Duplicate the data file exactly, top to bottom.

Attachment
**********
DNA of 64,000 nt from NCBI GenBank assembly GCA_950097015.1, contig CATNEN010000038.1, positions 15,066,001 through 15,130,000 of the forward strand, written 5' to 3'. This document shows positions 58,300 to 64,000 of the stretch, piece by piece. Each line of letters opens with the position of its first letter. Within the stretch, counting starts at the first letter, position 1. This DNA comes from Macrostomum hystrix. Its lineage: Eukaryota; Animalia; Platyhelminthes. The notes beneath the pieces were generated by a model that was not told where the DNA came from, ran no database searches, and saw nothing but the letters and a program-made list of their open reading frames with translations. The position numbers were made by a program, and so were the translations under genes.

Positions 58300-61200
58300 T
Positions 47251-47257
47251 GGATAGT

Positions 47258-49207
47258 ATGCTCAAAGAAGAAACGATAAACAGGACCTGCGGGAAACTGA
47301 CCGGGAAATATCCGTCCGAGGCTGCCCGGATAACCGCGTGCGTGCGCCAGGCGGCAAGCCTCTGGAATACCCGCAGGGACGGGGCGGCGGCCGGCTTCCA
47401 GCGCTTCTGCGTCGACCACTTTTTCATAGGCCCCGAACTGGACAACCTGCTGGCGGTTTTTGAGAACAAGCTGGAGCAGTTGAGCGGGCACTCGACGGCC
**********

DNA of 64,000 nt from NCBI GenBank assembly GCA_950097015.1, contig CATNEN010000038.1, positions 15,066,001 through 15,130,000 of the forward strand, written 5' to 3'. This document shows positions 58,300 to 64,000 of the stretch, piece by piece. Each line of letters opens with the position of its first letter. Within the stretch, counting starts at the first letter, position 1. This DNA comes from Macrostomum hystrix. Its lineage: Eukaryota; Animalia; Platyhelminthes. The notes beneath the pieces were generated by a model that was not told where the DNA came from, ran no database searches, and saw nothing but the letters and a program-made list of their open reading frames with translations. The position numbers were made by a program, and so were the translations under genes.

Positions 58300-61200
58300 T
Positions 47251-47257
47251 GGATAGT

Positions 47258-49207
47258 ATGCTCAAAGAAGAAACGATAAACAGGACCTGCGGGAAACTGA
47301 CCGGGAAATATCCGTCCGAGGCTGCCCGGATAACCGCGTGCGTGCGCCAGGCGGCAAGCCTCTGGAATACCCGCAGGGACGGGGCGGCGGCCGGCTTCCA
47401 GCGCTTCTGCGTCGACCACTTTTTCATAGGCCCCGAACTGGACAACCTGCTGGCGGTTTTTGAGAACAAGCTGGAGCAGTTGAGCGGGCACTCGACGGCC